If not that, then if there is a problem with the instruction, the student is simply not going to progress, and if the teaching is fine, then likely the practice is too fast and doesn't actually work on problems in digestible pieces, and instead does stuff like continuously playing through whole pieces and other forms of anti-practice.

July 5, 2020, 4:22 AM · Indeed plateaux are always natural.
COVID is definitely screwing me up. Different people will be screwed up by it in different ways.
I am taking the optimistic view that if the orchestra I wanted to join in September doesn't reconvene until January, then at least I will be better prepared for it.
July 5, 2020, 5:03 AM · Idk but taking time away from the violin seems like an excuse for lack of motivation. I don’t think the brain is recharging or doing its calculations or whatever, I think for certain people taking time away from the violin is like splitting up with your wife for a period of time, you feel good initially then ache to get back together.
July 5, 2020, 6:22 AM · Is it such a bad thing then? Maybe that’s the point of it.
I have no idea how it really works, but I’ve heard from this forum, and also my teacher, that it sometimes helps to take a break.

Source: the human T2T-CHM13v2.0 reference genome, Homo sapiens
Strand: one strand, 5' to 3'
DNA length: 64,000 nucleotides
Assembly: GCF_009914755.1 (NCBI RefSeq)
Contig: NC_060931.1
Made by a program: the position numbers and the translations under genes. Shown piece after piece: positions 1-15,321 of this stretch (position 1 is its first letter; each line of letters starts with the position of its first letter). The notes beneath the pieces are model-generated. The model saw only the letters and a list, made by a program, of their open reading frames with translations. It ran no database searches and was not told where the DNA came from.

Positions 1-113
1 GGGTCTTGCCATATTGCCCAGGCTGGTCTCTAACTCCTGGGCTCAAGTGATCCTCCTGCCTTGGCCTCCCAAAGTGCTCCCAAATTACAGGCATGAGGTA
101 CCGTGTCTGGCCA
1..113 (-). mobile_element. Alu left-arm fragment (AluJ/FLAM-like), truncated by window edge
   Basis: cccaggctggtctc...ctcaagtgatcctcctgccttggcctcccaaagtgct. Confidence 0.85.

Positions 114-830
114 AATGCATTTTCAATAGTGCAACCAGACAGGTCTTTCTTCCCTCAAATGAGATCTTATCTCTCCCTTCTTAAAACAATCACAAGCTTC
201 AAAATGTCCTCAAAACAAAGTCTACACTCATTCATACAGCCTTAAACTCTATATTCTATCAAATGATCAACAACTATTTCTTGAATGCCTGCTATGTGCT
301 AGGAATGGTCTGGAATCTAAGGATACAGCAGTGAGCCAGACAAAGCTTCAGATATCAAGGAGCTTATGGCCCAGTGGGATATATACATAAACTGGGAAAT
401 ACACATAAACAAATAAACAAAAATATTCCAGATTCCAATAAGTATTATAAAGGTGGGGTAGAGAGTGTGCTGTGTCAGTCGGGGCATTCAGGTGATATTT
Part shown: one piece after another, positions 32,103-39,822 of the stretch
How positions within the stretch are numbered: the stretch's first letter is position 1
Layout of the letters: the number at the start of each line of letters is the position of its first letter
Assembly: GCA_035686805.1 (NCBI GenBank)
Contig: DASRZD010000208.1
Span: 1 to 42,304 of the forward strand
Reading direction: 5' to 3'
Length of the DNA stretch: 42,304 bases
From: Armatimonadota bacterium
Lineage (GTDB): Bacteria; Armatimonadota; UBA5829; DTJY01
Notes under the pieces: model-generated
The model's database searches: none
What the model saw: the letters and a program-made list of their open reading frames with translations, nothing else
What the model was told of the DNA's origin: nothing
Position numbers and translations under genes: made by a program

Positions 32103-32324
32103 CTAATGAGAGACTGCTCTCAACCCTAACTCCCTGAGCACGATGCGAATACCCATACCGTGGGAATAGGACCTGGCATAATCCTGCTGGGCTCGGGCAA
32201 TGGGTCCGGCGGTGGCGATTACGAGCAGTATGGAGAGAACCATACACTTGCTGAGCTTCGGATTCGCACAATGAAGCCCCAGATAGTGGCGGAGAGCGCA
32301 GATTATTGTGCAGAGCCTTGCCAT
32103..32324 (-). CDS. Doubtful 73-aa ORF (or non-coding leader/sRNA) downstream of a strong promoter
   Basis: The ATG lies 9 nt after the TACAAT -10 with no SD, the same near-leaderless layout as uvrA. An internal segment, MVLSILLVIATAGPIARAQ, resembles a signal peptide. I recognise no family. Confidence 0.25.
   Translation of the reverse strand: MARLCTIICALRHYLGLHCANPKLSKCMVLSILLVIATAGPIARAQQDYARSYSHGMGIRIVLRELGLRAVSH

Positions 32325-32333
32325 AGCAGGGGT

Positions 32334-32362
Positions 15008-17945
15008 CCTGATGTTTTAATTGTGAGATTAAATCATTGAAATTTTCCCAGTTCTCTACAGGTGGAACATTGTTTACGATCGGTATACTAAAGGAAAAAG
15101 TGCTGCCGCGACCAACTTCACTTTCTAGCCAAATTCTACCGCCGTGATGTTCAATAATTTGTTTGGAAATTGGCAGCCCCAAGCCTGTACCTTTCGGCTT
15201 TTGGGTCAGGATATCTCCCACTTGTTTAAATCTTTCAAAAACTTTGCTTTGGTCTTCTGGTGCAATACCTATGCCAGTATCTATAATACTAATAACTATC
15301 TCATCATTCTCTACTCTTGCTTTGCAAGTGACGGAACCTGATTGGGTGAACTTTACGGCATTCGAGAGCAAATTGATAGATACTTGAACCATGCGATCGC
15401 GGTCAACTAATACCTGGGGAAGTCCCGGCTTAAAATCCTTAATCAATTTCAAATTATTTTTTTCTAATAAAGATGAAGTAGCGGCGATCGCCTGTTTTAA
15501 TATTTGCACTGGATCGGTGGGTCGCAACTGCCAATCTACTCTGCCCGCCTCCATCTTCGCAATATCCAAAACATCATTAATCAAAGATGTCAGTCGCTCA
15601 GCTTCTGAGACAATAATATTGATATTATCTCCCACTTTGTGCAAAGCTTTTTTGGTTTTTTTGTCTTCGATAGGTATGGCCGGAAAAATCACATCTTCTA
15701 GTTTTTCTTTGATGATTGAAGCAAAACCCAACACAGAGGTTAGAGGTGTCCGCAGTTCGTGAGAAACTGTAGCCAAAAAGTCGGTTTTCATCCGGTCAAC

If I tried to practice at the moment it would be going through the motions and very unproductive .
Edited: July 5, 2020, 8:06 AM · Don't take a break: if you do, 30 years will fly by.
July 5, 2020, 9:57 AM · "I’ve stopped lessons or practicing much since March."

When I stopped taking piano lessons, in order to focus more time on violin, I thought that I'd be able to continue on my own at a slower pace, resuming once I'd solved the violin hurdles. My teacher warned me about losing everything that I'd learned on the piano, but that's what I chose.

Several years later, my violin problems haven't entirely been solved, and I have indeed lost most of what I had been able to play on the piano. I have made progress on the violin, but lost more on piano.

Taking lessons despite challenges and lack of the sort of progress we want is often simply a means for continuity, and stopping them has bad effects.

July 5, 2020, 11:48 AM · "I have no idea how it really works, but I’ve heard from this forum, and also my teacher, that it sometimes helps to take a break."

I think that a valid point for a break could be in order to "get your head straight", to figure out what you want, and then recommit to it.

I could evangelize more about this or that and how classical music is not that far from genres, etc., but in the end you'd have to consider those things yourself from your own perspective.

Erik's thread subject brings to mind hitting a wall with a violin or bow or hand or head, and while it's potentially fun/funny for a moment, one has to stop doing that.

July 5, 2020, 6:15 PM · A one-week break can help, but definitely not a several-month one.